maren morris
Maren Morris, in her 80s Mercedes

After nine good years, it was time to say goodbye to my trusty Chevy Impala. After 123,000 miles and a blown transmission, we’ve reached the end of the road.

It was biggest car I’ve ever driven, and just like Dinah Shore I saw the USA in my Chevrolet. I wanted another boat—a Chrysler 200 maybe, or Buick Lacrosse.  Just like Jack Reacher, I wanted to keep on stretching out my legs in a big American sedan.

But let’s get serious. I needed a smaller car.  As loyal readers know, I ripped the side mirror off that Chevy three times.  Twice pulling out of the garage, and once I hit a recycle bin.  If someone hit your mailbox, it was probably me.  I ripped the trim off when I drove too close to a fence.  I backed into a huge decorative rock and had to replace the bumper.  She’s all scratched to hell on the driver’s side from the bush next to my driveway.

I was a lot harder on that Chevy than she was on me.

So after nearly a decade out of the car buying game, I re-entered the arena, and found out they don’t make cars anymore.

They make computers with wheels.

I test drove a brand new Honda Fit. The thing scolds you more than a Catholic school nun.  When I backed up too close to something, it beeped.  When I tried to tailgate the car in front of me, it braked without my permission.  It got all bent out of shape when I cut in front of a car in my blind spot.  It has something called “adaptive cruise control” which basically tells you to get the hell out of the way and let the car do the driving.

All this while a bright TV in the dashboard alternately told me where to turn, criticized my driving, played the music on my phone, and read my text messages aloud.

The thing might as well show movies. It’s not like the car needs me to drive it.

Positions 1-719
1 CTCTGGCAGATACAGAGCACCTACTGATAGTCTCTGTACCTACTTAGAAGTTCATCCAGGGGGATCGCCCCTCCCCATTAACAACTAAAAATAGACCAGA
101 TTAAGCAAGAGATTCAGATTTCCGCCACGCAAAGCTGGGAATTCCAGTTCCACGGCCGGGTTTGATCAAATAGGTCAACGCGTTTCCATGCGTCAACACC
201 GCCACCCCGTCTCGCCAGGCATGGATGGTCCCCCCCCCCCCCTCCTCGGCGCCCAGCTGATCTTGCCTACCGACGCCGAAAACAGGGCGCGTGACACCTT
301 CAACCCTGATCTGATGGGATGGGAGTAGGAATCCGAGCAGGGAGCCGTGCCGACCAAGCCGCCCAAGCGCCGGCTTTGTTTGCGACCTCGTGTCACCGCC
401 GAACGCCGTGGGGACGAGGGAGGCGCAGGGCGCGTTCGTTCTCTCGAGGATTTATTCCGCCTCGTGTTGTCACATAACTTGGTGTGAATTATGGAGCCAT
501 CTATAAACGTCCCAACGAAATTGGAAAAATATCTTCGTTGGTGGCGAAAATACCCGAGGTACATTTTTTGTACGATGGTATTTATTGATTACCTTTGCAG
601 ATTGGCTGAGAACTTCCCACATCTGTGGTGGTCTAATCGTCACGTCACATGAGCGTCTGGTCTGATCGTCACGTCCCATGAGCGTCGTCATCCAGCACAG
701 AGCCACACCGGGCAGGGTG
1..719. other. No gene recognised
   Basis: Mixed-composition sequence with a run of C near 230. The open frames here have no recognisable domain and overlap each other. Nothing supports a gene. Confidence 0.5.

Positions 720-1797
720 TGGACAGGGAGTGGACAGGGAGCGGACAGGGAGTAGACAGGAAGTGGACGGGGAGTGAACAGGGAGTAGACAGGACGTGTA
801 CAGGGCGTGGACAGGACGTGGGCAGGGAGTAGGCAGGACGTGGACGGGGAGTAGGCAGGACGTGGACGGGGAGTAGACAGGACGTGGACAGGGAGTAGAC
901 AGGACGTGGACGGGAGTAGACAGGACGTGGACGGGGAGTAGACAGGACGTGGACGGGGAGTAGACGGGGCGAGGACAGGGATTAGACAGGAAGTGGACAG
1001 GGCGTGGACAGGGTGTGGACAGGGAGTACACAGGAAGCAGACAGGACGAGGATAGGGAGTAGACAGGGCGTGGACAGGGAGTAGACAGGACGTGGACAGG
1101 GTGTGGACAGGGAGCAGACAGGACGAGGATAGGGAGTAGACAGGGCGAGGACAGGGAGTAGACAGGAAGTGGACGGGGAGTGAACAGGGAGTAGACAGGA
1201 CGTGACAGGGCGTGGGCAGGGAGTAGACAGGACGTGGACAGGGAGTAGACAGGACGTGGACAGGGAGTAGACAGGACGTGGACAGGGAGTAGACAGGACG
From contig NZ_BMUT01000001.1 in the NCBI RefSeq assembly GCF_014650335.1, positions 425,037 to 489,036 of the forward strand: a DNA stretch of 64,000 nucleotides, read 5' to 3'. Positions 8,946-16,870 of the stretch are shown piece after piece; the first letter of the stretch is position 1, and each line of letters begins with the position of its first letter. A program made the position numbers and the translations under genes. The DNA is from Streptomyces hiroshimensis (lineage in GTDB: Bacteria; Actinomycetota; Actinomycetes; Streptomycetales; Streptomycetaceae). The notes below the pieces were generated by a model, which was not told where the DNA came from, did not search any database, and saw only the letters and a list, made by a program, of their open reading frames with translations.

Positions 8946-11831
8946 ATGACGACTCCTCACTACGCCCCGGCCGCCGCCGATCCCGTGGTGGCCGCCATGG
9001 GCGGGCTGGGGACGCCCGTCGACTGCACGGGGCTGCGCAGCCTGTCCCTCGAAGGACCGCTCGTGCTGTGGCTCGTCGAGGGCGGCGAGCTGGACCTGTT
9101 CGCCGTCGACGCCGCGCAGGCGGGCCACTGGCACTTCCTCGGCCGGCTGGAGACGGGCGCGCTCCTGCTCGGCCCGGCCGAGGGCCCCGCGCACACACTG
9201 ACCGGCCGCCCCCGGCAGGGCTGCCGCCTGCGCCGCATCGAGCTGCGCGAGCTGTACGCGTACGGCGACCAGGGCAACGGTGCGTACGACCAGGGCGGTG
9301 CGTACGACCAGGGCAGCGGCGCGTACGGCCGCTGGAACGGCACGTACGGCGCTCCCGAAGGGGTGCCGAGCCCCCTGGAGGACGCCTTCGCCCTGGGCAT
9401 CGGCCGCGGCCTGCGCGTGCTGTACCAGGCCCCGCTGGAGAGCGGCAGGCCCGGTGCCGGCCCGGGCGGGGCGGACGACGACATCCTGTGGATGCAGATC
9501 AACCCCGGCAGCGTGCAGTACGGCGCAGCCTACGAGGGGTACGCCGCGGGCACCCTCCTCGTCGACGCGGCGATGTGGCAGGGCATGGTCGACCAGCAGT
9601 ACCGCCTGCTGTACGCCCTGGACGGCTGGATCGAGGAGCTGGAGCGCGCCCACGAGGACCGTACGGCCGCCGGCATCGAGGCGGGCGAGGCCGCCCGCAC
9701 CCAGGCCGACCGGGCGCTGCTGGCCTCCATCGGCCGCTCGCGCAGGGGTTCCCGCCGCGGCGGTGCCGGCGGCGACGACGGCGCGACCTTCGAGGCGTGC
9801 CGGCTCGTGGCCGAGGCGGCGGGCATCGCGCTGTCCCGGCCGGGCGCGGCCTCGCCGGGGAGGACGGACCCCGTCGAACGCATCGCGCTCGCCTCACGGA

This was not going to work. Especially when I realized there was no CD player in the car.

“You’ll get used to it,” the salesman told me.

But I didn’t want to get used to it. I wanted to drive my car without comment from the electronic peanut gallery, and I wanted to play my CDs.

I mean, do you think Maren Morris has Adaptive Cruise Control and Blue Tooth in her 80s Mercedes? She’s cool as all get-out and her car has a tape deck.

So new cars were out. I needed something used, and no newer than 2015, before the tech insanity kicked into high gear.

So I decided to try CarSense. For those of you not familiar, CarSense sells low mileage used cars of all stripes.  They have strictly no-haggle pricing.  They’ve got all the details on their website.  You research the car you want, then you test drive and buy.

I wasn’t sure how this would go—I mean, isn’t haggling a natural part of buying cars?

But I’m a terrible negotiator. The problem is once I decide I want something, I want it.  It’s all over my face.  The ability for me to walk away is zero, and everybody knows it, especially a car salesman.

Short answer—I loved CarSense. I could research everything beforehand and know if I was getting a good price.  Their prices are fair—you’re going to pay what the car is worth.  You’re never going to get some spectacular rock bottom deal, but they’re never going to take you to the cleaners either.

I can live with that.

In the end, I settled on a 2015 Subaru Impreza, with no navigation, sensing features, blind spot detectors, blah, blah, blah.

My new wheels!

And it has a CD player, on which I played Ms. Morris the whole drive home.

I did however, relent to progress and get a backup camera.

It’s the least I can do for my neighbors.

After all, their mailboxes have suffered enough.